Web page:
GWEN IFILL: So Col. Gardiner, what do U.S. forces do or coalition British forces do at this point, especially with that rear guard action and also in the northern front, which we don’t get to see through the television cameras, so we don’t hear that much about?
COL. SAMUEL GARDINER: Let me try to prioritize that, Gwen. There’s the red zone battle. In football the red zone is the last 20 yards before the touchdown. Right now that’s around Baghdad. What the United States has got to do is bring up enough combat power to deal with those three levels of Republican Guards. And that’s going to take a while. We’ll probably see sort of a tactical pause while these units move up. You don’t want to attack with one tank; you want to attack with the broad combat powers, as Pat was saying.
So the first thing to do is to move those forces in there. We’ve got later to deal with the northern part of the battle and there’s still a whole Republican Guard division up by the oil area up there. That’s going to have to be dealt with. There is another Republican Guard division down at Kut, which is on the route that the marines are coming, so there really are those three battles that are going to have to be dealt with.
GWEN IFILL: When you say tactical pause, that’s a term that is fraught with meaning from past battles. Define what you mean.
COL. SAMUEL GARDINER: This is not we’re going to give them a chance to surrender. This is we’ve come up, we’ve closed with, we’ve come close to the Republican Guards, we’re holding them and now we’re going to bring up the rest of the units. As we heard in the report, they’re stretched out all the way back to Kuwait. Those tanks have to get up there, so when they fight, when the battle starts, you do it with a mass formation.
GWEN IFILL: Col. Lang, what to do about the fact that the first big strike against Saddam Hussein so far, if we’re to believe that the tape we saw of him today is current and certainly we believe from listening to John Burns that Tariq Aziz is alive and well — what are we to do about the fact that that the big piece of this didn’t work?
COL. W. PATRICK LANG: Well, I think we just have to accept it and move on. I don’t know what else you can do about it. There can be a lot of recrimination later as to why it didn’t work exactly right. But for the moment in the context of the battle for Iraq, I think you just have to accept the fact that unless you get another shot at him somehow that you’re going to have that government in place until you have in fact taken the capital and eliminated the infrastructure of the government. And I will say again that the army and the marine corps is going to depend very heavily on our friends in the air power community, because if you take on these Republican Guard divisions and dug in positions, unless they been really softened a lot, you’re going to have a very hard time.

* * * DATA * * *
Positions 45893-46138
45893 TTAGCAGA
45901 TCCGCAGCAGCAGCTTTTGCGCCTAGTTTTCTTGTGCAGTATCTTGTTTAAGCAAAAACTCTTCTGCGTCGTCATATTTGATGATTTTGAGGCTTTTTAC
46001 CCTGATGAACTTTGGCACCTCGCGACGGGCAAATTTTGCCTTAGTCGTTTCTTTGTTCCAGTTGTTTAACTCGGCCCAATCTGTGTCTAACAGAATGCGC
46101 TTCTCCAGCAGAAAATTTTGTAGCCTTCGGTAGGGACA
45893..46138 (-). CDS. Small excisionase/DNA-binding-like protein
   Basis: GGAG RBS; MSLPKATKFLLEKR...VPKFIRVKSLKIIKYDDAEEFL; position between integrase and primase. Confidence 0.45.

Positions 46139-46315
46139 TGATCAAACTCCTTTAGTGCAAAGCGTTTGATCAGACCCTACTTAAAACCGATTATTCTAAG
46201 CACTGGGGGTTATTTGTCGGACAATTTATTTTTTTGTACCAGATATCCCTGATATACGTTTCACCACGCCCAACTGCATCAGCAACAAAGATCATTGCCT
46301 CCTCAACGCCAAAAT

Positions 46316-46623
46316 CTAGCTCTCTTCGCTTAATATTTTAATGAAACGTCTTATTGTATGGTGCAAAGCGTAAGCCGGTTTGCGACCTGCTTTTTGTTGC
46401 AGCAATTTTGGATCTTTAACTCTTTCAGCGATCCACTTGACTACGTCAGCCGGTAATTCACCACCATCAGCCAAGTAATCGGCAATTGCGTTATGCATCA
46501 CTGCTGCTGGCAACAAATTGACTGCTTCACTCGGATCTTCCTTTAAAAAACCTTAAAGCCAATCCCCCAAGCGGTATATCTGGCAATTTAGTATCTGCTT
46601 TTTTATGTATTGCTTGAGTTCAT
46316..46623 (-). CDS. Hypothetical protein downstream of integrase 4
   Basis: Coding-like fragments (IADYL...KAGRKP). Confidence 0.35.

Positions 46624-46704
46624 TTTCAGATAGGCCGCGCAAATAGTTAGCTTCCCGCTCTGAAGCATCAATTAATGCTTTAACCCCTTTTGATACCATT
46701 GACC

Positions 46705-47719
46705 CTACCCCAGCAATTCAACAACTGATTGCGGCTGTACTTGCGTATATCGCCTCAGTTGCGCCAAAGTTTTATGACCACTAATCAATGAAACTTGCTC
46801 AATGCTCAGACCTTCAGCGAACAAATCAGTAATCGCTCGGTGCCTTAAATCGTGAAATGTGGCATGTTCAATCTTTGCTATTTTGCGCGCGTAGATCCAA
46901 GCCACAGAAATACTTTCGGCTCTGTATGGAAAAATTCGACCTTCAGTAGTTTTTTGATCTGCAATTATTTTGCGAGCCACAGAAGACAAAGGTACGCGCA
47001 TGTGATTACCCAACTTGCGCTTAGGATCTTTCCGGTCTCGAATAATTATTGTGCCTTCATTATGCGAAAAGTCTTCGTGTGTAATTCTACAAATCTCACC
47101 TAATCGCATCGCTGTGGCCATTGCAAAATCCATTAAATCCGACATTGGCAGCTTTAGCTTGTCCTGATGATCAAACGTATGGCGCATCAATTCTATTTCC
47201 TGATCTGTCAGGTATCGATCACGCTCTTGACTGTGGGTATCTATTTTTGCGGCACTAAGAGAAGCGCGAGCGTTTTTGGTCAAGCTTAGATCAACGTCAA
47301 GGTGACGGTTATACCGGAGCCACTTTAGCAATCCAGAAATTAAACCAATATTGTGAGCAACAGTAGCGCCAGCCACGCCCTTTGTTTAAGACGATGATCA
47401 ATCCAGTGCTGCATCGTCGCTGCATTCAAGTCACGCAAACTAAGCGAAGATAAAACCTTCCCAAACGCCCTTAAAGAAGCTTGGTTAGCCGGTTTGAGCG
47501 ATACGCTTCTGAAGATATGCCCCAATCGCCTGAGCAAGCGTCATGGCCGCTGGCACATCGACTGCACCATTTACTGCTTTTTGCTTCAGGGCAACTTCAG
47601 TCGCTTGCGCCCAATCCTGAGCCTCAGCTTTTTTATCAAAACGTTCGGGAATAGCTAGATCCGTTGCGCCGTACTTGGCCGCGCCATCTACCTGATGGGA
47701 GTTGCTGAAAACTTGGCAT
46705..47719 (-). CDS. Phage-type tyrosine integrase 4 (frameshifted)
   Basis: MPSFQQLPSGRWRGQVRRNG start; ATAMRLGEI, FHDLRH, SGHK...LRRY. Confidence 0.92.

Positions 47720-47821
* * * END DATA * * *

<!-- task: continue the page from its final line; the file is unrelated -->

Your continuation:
GWEN IFILL: Col. Warden, if the air power community works, and there is some sort of movement we don’t know about, successful movement coming from the North or the West, what has to happen then in the next twenty-four to thirty-six hours?
COL. JOHN WARDEN: Well, I’m still of the very, very strong opinion that what we ought to be doing is to figure all every way possible to avoid a siege of a city. Cities suck up divisions, civilians die, the carnage is terrible on both sides and it takes a long period of time. Now, can we significantly reduce the strength of the Republican Guard moving or starting from there — absolutely. But as they move back into the city, when do you that, all of our humanitarian concerns become a little difficult to carry out. We cannot abandon the strategic attempt at this point.
GWEN IFILL: And Mr. Al-Taee, finally, one of the things we heard a lot about in the early days of this conflict is that Iraqis would welcome American forces, we saw some pictures of people dancing for and against the forces coming in. Was that always, was that raising expectations too high, that people would embrace basically the forces of the British and the United States coming in and taking over on their path to Baghdad?
AZIZ AL-TAEE: Yeah, I think it has been kind of exaggerated because the people in Iraq have been under 13 years of sanctions and Saddam has been basically brainwashing the people. He’s also, there was a big problem with the credibility of the U.S. because of failing the Iraqi people in 1992, after the uprising, after the Gulf War.
We did not do the communication message the way we should have been – the outreach to the Iraqi people — and also we didn’t deal with the opposition figures, for example, the Shia Ayatollah Bakr al Hakim, who was in Iran, we happen to have problems with the Iranian government, so there was a lot of problems with the outreach and I think we are seeing some of it right now.
GWEN IFILL: Mr. Al-Taee and colonels three, thank you all very much.